Few authors have grappled with Big Questions™ via deliciously salacious material better than Sophocles. Want to get people talking about conflicts between secular & religious obligations, fate, and civic virtue? Tease them with incest, patricide, live burial, and self-mutilation.
The West Was Written blogger has an interesting analysis of the civic virtue angle as presented in Antigone:
Once the confetti is swept up, the real test of governing begins. This is when King Creon’s admonishment [to be skeptical of our leaders' self-advertisements] becomes important. WE MUST WATCH OUR RULERS – and this is daunting because there are so very many of them these days. Where to begin? Begin with the understanding that this duty is not exciting. That it requires sacrifice and boring conversations on multiple occasions with people your delicate feelings would rather avoid…
Why all of that watching? Politicians never EVER say what they really mean. It takes multiple times listening to their speeches and interviews (or better yet being in the room with one by going to boring government meetings) to really get a sense of what they’re actually saying.
The conflict between what’s important and what’s exciting is clearest in politics. It’s why the Cordoba House mosque attracts more attention than the Financial Reform Bill, and why Sarah Palin has more than 2,000,000 followers on Facebook, while Paul Ryan has fewer than 6,000. Government’s most important functions are rarely sexy, which is why it’s necessary to keep a close, weary eye on it and the people who run it.
But we should apply our skepticism means as well as the proper goals and purpose of government. Keeping politicians and bureaucrats honest is essential to liberty, but only if we are equally vigilant about keeping them on task.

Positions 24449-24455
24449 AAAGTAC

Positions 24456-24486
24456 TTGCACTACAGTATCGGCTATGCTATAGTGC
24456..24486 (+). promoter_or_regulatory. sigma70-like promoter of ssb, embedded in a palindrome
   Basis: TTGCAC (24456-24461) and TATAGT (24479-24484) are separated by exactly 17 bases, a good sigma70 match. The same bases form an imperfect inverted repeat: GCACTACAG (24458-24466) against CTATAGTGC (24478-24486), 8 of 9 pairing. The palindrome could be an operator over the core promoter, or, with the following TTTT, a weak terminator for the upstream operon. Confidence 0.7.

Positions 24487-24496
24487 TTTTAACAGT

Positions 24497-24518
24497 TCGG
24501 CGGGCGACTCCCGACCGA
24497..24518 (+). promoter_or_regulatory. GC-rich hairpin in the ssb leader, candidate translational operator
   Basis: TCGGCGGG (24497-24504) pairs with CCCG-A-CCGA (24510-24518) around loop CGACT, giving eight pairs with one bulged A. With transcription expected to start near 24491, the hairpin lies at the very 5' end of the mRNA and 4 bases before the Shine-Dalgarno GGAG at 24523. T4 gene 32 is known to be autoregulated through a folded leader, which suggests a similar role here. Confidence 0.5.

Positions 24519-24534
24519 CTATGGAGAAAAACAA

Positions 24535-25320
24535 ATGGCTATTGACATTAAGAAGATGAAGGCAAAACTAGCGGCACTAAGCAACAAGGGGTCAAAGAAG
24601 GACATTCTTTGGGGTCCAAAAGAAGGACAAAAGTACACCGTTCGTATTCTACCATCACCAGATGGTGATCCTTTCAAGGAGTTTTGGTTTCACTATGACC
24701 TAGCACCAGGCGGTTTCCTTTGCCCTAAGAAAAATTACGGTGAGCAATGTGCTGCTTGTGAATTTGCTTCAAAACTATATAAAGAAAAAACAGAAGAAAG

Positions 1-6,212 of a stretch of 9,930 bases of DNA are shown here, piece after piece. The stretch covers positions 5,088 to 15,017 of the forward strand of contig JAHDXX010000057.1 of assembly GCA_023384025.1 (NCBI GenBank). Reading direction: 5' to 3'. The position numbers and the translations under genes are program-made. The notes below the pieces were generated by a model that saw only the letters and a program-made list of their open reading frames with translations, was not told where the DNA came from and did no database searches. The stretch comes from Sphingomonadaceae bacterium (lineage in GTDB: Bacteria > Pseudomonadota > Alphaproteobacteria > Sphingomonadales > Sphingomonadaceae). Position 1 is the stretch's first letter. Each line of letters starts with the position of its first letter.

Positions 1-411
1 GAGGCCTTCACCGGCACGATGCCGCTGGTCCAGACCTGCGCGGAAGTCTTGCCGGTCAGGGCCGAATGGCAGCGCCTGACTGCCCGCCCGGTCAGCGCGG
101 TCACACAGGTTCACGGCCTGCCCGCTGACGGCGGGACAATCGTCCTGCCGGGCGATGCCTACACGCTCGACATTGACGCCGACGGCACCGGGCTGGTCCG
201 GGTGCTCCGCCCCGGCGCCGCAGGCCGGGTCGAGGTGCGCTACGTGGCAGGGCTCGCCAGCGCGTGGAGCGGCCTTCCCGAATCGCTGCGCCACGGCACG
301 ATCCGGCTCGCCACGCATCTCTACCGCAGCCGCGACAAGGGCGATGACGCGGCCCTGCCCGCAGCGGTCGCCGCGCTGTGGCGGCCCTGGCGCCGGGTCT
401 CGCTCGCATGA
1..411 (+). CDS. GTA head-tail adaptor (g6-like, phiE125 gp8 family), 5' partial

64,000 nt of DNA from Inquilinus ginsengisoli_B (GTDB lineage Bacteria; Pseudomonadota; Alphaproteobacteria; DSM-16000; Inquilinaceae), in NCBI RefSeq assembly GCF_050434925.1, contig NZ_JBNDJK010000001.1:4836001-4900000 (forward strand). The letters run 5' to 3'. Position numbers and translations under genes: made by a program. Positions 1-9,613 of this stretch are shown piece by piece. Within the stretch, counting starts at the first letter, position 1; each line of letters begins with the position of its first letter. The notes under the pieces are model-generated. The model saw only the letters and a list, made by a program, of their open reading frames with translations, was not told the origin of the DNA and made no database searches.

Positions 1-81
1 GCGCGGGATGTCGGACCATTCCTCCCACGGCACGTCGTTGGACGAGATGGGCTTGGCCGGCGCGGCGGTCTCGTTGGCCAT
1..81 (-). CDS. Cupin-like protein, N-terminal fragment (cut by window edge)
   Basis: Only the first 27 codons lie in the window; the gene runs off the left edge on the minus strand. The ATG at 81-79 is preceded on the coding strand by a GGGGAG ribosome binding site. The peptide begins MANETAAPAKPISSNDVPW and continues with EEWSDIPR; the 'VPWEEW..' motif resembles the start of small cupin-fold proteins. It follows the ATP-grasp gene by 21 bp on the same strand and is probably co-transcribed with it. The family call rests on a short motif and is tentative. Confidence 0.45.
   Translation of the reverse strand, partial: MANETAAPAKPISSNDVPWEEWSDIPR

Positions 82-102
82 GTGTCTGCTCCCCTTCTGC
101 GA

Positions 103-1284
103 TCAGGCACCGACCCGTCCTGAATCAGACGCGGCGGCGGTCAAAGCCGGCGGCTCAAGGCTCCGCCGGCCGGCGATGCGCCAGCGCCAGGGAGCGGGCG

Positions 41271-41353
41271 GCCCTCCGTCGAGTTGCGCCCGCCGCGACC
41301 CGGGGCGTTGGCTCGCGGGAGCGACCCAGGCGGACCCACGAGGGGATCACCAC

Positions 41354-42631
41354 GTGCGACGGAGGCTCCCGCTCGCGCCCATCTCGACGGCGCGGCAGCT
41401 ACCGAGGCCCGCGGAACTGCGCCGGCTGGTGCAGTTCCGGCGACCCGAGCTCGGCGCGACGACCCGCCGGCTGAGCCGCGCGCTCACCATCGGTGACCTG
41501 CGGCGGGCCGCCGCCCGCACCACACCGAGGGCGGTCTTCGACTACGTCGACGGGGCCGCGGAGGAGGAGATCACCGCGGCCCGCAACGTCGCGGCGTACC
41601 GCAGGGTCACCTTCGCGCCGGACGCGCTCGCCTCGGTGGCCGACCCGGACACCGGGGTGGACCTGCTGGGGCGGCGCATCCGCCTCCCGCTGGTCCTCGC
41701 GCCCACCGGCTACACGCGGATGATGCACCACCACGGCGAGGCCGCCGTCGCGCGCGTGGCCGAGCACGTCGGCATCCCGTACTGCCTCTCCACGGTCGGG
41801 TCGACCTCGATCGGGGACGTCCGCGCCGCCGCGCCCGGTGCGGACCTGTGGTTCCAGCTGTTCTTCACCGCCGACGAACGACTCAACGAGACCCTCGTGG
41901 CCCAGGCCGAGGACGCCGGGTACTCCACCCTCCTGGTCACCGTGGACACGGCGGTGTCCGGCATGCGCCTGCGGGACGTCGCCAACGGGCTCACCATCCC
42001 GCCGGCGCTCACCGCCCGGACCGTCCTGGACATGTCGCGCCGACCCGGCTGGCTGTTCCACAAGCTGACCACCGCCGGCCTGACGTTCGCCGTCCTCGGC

And what is that task? Ask George W. Bush, and it’s to end tyranny on Earth, among other things. According to Barack Obama, it’s to restore science, help people achieve a decent wage and comfortable retirement, and — famously — slow rise of the oceans and heal the planet. God only knows what they’ll be saying in 2012.
We didn’t always speak this way. Washington’s Farewell Address is usually remembered for its warnings against foreign alliances and factionalism, but those are less relevant to us than this section:
I shall carry it [my gratitude to you] with me to my grave, as a strong incitement to unceasing vows that heaven may continue to you the choicest tokens of its beneficence; that your union and brotherly affection may be perpetual; that the free Constitution, which is the work of your hands, may be sacredly maintained; that its administration in every department may be stamped with wisdom and virtue; that, in fine, the happiness of the people of these States, under the auspices of liberty, may be made complete by so careful a preservation and so prudent a use of this blessing as will acquire to them the glory of recommending it to the applause, the affection, and adoption of every nation which is yet a stranger to it.
…The unity of government which constitutes you one people is also now dear to you. It is justly so, for it is a main pillar in the edifice of your real independence, the support of your tranquility at home, your peace abroad; of your safety; of your prosperity; of that very liberty which you so highly prize.
Even with the 18th century flourishes, it’s amazing how modest the old man’s expectations were both for and about the government he had lead for 15 of the last 20 years. Washington offered no mission or crusade to change the world, only the hope that he had maintained the country’s institutions so Americans could follow their own pursuits in life, society, and business. He didn’t offer his fellow citizens meaning from the government because — in his estimation — it has none to offer. Indeed, the Farewell reads more like a letter from a retiring CEO to his shareholders than that of the nation’s first Head of State.
Those days are gone: America is too powerful and the world too complicated for us to try return to the style of government we had in 1796, even if we wanted to. But keeping an eye on our politicians — tedious though that may — to ensure that they’re honest and doing only what they should be is as essential as ever.